Becoming a 'carbon neutral' livestock business is possible but it takes time unless producers want to simply buy carbon credits, according to Qld-based agricultural consultant Stephen Wiedemann.
At the SA Livestock Consultants annual conference held online last week, he encouraged livestock producers to get on the front foot and understand their on-farm emissions so they can take baseline measurements.
From there they could measure and report these changes to reap environmental dividends.
"Twenty years ago, the carbon market was driven by governments but now it is companies setting net zero emissions, so there is a future in it," he said.
There has been plenty of discussion about offsetting emissions by storing carbon in trees, but Dr Wiedemann said the work of his company, Integrity Ag & Environment, measuring the carbon footprint of several hundred farms had found 'carbon neutral' by this method alone was uncommon.
He said 80 per cent to 95pc of on-farm greenhouse emissions came from the livestock themselves, so altering flock and herd structures and maximising on-farm productivity could help balance the carbon equation.
"We do find some appetite in some producers for more productive yet smaller herds or flocks but, of course, others have business objectives to do the opposite and expand," he said.
Twenty years ago, the carbon market was driven by governments but now it is companies setting net zero emissions, so there is a future in it.- Stephen Wiedemann
"At least if you are expanding and you are doing it via more productive flocks or herds, you will have lower emissions relative to what you would have."
Emerging feed additives, such as red asparagopsis (red seaweed), which manipulates rumen performance, were also close to commercialisation.
Feeding these products has been shown to reduce methane emissions by as much as 95 per cent in feedlots and Dr Wiedemann expected the use of these additives to spread to grazing systems in three to five years.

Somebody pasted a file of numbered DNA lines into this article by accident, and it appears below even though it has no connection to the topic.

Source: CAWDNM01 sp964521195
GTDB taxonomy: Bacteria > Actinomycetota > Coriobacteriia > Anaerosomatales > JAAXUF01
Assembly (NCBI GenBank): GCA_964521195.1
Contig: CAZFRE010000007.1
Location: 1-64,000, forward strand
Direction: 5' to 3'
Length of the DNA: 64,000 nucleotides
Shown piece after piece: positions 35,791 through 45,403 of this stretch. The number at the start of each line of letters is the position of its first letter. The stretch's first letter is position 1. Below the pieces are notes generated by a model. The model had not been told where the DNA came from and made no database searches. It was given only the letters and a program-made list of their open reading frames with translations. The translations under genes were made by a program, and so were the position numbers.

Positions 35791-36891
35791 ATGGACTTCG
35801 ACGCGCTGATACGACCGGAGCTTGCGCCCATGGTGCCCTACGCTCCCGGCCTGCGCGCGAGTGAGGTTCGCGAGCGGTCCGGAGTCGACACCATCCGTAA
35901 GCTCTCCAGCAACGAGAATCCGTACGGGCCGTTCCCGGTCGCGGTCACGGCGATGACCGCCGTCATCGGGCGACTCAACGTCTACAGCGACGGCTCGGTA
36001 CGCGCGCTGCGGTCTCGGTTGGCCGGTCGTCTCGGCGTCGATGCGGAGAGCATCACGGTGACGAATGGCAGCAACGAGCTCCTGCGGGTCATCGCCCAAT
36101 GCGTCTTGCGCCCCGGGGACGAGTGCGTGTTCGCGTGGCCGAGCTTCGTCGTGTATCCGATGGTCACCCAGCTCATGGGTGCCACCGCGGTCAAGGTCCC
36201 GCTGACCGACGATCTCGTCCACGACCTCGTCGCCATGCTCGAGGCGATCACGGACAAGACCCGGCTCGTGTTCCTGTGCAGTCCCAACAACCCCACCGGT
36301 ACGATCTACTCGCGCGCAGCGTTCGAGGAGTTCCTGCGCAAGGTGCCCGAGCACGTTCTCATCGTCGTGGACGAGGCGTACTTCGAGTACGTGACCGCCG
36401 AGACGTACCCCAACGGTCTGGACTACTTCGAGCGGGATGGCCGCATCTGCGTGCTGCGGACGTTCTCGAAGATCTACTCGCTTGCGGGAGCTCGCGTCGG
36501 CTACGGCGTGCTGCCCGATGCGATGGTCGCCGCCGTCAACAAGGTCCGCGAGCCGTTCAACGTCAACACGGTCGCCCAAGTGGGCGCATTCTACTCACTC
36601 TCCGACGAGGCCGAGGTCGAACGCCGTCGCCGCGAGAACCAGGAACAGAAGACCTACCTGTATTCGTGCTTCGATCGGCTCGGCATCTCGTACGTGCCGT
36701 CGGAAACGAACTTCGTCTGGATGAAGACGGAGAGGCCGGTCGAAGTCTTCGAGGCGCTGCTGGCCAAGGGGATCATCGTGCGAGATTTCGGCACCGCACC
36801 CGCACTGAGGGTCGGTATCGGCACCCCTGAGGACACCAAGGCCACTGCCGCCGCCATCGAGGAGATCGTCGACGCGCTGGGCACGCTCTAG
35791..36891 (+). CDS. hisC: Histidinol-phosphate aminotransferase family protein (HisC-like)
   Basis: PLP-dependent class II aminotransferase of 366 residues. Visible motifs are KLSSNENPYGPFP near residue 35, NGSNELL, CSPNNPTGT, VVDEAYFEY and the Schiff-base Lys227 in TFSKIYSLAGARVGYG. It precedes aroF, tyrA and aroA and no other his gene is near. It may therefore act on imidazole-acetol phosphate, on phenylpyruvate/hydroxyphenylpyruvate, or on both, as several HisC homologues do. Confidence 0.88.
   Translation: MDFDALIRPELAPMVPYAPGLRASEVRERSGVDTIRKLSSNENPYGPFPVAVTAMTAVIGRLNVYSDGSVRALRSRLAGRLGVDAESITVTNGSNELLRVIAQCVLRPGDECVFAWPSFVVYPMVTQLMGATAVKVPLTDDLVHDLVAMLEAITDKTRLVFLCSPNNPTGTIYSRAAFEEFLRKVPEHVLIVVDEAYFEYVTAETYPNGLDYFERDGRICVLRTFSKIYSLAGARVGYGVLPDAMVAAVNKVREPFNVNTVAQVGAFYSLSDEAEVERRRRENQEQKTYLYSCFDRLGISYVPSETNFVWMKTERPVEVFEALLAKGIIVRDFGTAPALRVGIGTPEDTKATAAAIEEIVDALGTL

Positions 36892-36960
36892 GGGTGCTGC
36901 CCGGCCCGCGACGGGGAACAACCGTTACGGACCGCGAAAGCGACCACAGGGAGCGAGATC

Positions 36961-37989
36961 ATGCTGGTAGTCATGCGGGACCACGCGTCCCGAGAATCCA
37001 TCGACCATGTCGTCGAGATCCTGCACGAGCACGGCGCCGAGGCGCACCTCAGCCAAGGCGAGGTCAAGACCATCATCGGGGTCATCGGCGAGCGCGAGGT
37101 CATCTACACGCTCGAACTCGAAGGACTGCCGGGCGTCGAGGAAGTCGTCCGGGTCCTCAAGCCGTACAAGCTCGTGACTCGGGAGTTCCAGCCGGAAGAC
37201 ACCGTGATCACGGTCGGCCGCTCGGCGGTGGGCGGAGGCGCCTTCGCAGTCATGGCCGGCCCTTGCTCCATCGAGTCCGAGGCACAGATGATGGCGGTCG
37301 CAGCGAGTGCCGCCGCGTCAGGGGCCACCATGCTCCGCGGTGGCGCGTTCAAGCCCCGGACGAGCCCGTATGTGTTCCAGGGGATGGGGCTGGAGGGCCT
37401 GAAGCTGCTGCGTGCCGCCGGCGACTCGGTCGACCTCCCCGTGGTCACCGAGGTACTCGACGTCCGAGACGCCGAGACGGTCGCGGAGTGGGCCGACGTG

In his consults he asks his clients how much area they are willing to dedicate to trees, without losing productivity, because he says as much as 20 per cent of their land could be needed to offset on-farm emissions.
"Not all trees are created equal, with sequestration rates from one tonne of carbon dioxide equivalent per hectare per year to 20t and even more so at those low rates you are talking about a large amount of land," he said.
Achieving small increases in soil organic carbon storage through planting more perennial pastures and practices such as not overgrazing paddocks and removing tillage from the farming system had potentially huge off-setting potential.
A 0.1pc change at a soil depth of 30 centimetres equated to storing about 4t more carbon a hectare.
But Dr Wiedemann said the biggest difficulty was measuring such small changes in the soil.
Adelaide-based company Ziltek is developing a hand-held instrument to be able to quantify soil carbon increases quickly in the paddock.
Ziltek chief scientist Sean Manning, who was another speaker at the Livestock Advisor Update, says they are hoping to adapt their REMSCAN spectrometry machine, which monitors soil remediation in the mining industry, for use in agriculture.
They have undertaken proof of concept studies from 1000 soils collected in the SE of SA that were also assessed in an accredited lab.
Dr Manning says they have found high accuracy levels in the machine for measuring carbon, soil pH and other properties.
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